Heading into a new year, he’s now very clearly entrenched as one of the world’s best. And as his career progresses, it’s likely we’ll look back at 2017 as the point where Thomas first transformed great potential into eye-popping results.

Win No. 1: Title defense at the CIMB Classic

Article: Thomas (64) rallies to defend CIMB title

Win Nos. 2 and 3: The Hawaiian double

Article: Thomas refuses to let disastrous hole derail TOC win

Article: Worst week ever ends with another title at Sony Open

Record Round No. 1: 59 at the Sony Open

Article: Thomas becomes youngest player to shoot 59

Take a look: Thomas’ scorecard from his amazing 59

Record Round No. 2: 63 at the U.S. Open

Article: Thomas sets U.S. Open record with 9-under 63

Temporary Slide: Open MC makes it three in a row

Watch: Thomas loses club, makes 9, misses Open cut

Mr. Major (and win No. 4): PGA champ at Quail Hollow

Article: Thomas joins the club – the major club

Win No. 5: Dell Technologies Championship

Article: Thomas wins the battle of buddies over Spieth

The $10 Million Man: FedExCup champ

Biggest Win of All? Player of the Year

And One to Grow On: Wins at CJ Cup in 2017-18 season

Article: Thomas caps torrid 12-month run with CJ Cup win

Photo Galleries: Best of ...

Best of: Justin Thomas and Jillian Wisniewski

Best of: Justin Thomas through the years

Cabreras win PNC Father/Son Challenge

By Associated PressDecember 17, 2017, 11:36 pm

ORLANDO, Fla. - Angel Cabrera and Angel Cabrera Jr. closed with a 12-under 60 for a three-shot victory in their debut at the PNC Father/Son Challenge.

The Cabreras opened with a 59 at The Ritz-Carlton Golf Club and were challenged briefly by the defending champions, David Duval and Nick Karavites, in the scramble format Sunday. The Argentines went out in 30, and they had a two-shot lead with Cabrera's son came within an inch of chipping in for eagle on the final hole.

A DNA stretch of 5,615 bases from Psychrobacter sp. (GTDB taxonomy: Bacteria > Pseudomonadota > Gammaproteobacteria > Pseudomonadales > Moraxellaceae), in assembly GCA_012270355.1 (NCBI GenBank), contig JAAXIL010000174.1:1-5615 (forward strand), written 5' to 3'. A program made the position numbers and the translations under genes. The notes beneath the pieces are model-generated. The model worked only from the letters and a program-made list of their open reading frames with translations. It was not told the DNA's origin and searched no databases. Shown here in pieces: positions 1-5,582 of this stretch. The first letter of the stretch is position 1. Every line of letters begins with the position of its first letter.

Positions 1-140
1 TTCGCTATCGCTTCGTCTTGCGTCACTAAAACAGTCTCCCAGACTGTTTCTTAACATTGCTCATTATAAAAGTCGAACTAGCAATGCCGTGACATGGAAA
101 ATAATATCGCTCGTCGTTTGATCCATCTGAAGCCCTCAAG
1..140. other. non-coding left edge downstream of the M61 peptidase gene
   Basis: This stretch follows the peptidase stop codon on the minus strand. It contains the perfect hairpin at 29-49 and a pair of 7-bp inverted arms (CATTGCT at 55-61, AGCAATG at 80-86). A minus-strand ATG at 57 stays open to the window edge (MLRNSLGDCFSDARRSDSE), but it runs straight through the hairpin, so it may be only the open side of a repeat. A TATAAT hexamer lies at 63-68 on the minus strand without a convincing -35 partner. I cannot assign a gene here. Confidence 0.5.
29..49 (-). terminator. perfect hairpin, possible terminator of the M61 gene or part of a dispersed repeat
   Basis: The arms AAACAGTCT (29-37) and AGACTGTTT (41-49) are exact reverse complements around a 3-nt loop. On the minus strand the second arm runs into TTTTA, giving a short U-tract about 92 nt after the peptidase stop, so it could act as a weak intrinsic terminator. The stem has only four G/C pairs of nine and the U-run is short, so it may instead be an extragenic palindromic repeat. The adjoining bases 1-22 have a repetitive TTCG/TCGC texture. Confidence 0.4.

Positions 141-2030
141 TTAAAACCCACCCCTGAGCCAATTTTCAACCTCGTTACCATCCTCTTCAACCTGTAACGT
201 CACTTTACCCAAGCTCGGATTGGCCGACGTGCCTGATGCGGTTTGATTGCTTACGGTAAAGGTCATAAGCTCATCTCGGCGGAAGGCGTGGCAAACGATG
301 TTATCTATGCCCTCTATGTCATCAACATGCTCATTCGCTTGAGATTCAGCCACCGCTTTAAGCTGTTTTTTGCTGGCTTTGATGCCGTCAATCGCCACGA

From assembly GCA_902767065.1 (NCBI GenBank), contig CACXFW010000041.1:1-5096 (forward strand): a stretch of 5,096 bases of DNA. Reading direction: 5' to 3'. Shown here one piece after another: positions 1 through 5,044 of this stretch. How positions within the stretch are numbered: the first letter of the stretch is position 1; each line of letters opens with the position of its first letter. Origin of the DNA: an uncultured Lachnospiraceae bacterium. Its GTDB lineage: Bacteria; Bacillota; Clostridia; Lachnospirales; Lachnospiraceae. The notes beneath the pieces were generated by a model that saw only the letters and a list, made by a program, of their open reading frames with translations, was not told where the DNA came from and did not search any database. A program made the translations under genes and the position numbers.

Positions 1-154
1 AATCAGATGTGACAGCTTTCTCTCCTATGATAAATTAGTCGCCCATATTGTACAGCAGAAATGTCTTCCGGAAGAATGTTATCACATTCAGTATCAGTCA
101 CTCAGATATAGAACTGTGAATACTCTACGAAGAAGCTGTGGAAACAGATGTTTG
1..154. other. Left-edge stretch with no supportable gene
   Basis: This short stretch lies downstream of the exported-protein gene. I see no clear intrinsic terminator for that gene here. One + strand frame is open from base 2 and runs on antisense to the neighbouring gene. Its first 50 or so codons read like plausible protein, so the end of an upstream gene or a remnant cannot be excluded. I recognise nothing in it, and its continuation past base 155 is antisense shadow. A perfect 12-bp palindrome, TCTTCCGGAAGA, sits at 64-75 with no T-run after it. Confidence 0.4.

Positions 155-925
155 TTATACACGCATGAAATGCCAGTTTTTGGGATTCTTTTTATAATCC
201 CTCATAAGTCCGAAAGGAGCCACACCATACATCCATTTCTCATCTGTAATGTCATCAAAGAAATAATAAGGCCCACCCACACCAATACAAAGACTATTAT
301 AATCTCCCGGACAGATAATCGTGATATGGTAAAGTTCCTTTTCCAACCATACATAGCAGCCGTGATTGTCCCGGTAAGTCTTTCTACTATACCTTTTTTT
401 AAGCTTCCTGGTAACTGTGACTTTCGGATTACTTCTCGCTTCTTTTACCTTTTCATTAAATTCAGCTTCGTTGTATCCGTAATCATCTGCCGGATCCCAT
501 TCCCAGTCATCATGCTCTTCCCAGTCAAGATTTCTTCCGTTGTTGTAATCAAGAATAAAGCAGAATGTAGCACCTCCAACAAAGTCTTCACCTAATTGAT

They finished at 25-under 199 for a three-shot victory over Duval and Karavites, and Bernhard Langer and Jason Langer. The Langer team won in 2014.

Mark O'Meara and Shaun O'Meara tied for fourth at 21 under with Jerry Pate and Wesley Pate.

Cabrera wasn't even in the field until two-time U.S. Open champion Curtis Strange and his son, Tom Strange, had to withdraw.

Duval and his stepson went out in 28, but the Cabreras regained control by starting the back nine with back-to-back birdies, and then making birdies on the 13th, 14th and 16th. The final birdie allowed them to tie the tournament scoring record.

''This is certain my best week of the year,'' said Cabrera, the 2009 Masters champion and 2007 U.S. Open champion at Oakmont. ''To play alongside all the legends ... as well as playing alongside my son, has been the greatest week of the year.''

The popular event is for players who have won a major championship or The Players Championship. It is a scramble format both days.

In some cases, the major champions lean on the power of their sons for the distance. O'Meara said Saturday that his ''little man'' hit it 58 yards by him on the 18th. And on Sunday, Stewart Cink said son Reagan told him after outdriving him on the opening four holes, ''In this tournament I may be your son, but right now I'm your Daddy!''

Jack Nicklaus played with his grandson, G.T. They closed with a 64 and tied for 15th in the field of 20 teams.